Australia will join the 71st United Nations General Assembly in New York this week. Some of the discussion will focus on progressing the 17 Sustainable Development Goals (SDGs), as agreed at the UN last year.
Australia is a signatory to the goals, but it is difficult to know where to begin, as the goals are further broken down into 169 targets. These range from eradicating extreme poverty to developing measurements of progress on sustainable development.
But new research from the University of Queensland reveals that actions on climate change (SDG 13) and global partnerships (SDG 17) are likely to influence all other efforts by Australia to achieve the other SDGs.
Australia’s role in sustainable development
The SDGs form part of the UN development agenda, Transforming Our World: The 2030 Agenda for Sustainable Development, released in September 2015.
Unlike the preceding UN Millennium Development Goals, which ran until 2015, the SDGs apply to all countries and citizens to create a common outlook, irrespective of the country’s level of development. The new goals are to be achieved by 2030.
The Australian government has emphasised the role of the SDGs in reinforcing economic growth, development and investment in the Indo-Pacific region, and has assigned the SDGs to the portfolios of Foreign Affairs and Trade (DFAT), and Environment.
Australia’s support for the SDGs is laudable. But the focus on international trade and investment, with responsibilities placed in only two portfolios, limits Australia’s potential for significant social, economic and environmental improvement on the SDGs at home and abroad.
But where do we start?
Part of the challenge of the SDGs is their complexity and the way they link together. This may explain Australia’s limited approach to date.
To help navigate this web of goals, we mapped the most influential goals. We found the goals that affect all the others are climate action (SDG 13) and global partnerships (SDG 17), as shown in the figure below. Without these, the other goals are very difficult to attain.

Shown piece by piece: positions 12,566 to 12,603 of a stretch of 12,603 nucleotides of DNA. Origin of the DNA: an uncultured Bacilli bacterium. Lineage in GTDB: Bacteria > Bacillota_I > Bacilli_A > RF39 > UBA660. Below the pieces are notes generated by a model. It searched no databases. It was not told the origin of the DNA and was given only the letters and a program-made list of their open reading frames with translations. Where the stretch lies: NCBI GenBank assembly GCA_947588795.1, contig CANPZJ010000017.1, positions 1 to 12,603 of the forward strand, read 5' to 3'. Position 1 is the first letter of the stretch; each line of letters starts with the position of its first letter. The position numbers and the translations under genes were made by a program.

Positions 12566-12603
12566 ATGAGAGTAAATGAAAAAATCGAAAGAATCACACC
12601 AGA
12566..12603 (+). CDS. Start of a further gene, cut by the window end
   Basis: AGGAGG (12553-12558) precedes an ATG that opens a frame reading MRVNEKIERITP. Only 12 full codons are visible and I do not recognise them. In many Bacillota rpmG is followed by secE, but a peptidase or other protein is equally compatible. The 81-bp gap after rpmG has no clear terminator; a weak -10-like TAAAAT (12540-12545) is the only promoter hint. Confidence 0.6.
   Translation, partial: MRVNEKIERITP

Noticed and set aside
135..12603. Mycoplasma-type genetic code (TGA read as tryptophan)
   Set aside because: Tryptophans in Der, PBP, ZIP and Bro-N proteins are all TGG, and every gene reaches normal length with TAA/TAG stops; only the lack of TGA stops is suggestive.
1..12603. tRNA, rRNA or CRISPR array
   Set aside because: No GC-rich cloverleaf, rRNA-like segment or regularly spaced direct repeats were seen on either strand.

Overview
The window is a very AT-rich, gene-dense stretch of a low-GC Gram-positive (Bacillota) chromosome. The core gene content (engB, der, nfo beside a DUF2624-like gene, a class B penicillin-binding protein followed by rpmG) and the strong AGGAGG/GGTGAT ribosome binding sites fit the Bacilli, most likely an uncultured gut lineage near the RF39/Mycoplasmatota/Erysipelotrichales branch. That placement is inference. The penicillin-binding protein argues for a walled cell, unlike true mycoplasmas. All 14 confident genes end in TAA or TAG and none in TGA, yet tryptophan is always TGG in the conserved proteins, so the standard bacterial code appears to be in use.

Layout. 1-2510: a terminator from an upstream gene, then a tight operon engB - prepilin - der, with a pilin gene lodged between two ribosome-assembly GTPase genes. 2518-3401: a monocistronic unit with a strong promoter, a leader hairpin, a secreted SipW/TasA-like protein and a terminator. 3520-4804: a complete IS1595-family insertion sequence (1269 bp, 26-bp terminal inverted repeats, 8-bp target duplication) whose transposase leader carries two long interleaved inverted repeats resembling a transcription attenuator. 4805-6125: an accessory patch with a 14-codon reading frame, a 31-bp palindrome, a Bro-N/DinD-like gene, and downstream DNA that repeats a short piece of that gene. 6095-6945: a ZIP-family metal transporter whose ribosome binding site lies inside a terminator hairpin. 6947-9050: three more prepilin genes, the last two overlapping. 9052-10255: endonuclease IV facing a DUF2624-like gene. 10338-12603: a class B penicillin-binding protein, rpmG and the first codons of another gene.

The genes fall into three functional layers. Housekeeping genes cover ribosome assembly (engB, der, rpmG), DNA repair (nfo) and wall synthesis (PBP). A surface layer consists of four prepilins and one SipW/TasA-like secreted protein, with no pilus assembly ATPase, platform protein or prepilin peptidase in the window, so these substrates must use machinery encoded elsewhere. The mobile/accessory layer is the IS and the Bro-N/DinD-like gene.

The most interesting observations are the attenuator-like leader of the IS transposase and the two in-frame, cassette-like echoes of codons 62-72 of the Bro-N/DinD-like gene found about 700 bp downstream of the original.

For example, the increased intensity of extreme weather events due to climate change will likely make it harder to achieve clean drinking water under SDG 6. In droughts, less water is available, and in floods, the water is often contaminated. Both events result in the proliferation of diseases.
These findings also identified that the goal for health and wellbeing (SDG 3) is the ultimate goal: every other SDG contributes towards this outcome. For example, a woman who has given birth to a daughter cannot achieve optimal physical, social and mental wellbeing for herself and her child without proper nutrition (SDG 2), access to clean water and sanitation (SDG 6), gender equality (SDG 5) and adequate financial resources (SDG 1).
We also found that within SDG 6, implementing the integrated water resources management target (6.5) enables the other SDG 6 targets to be met. Australia’s Murray-Darling Basin is a good example of this type of approach. There, states negotiated across borders to reduce salinity, minimise extractions and improve water quality.
Can we do it?
Linking together these goals will require high-level government co-ordination beyond merely the DFAT and environment portfolios.
Our policy analysis found that no single portfolio can take responsibility for the entire set of 17 SDGs – and that all 21 government departments have more than one SDG relevant to their responsibilities.
Australia’s ability to progress the SDGs in Australia and overseas is likely to be more attainable with the involvement and cross-collaboration of other portfolios.
The UN SDGs are an opportunity for Australia’s efforts towards sustainable development to be recognised on a global stage. To achieve progress on this complex agenda we have to understand that climate action and global partnerships are crucial to sustainable development and ultimately to health and wellbeing.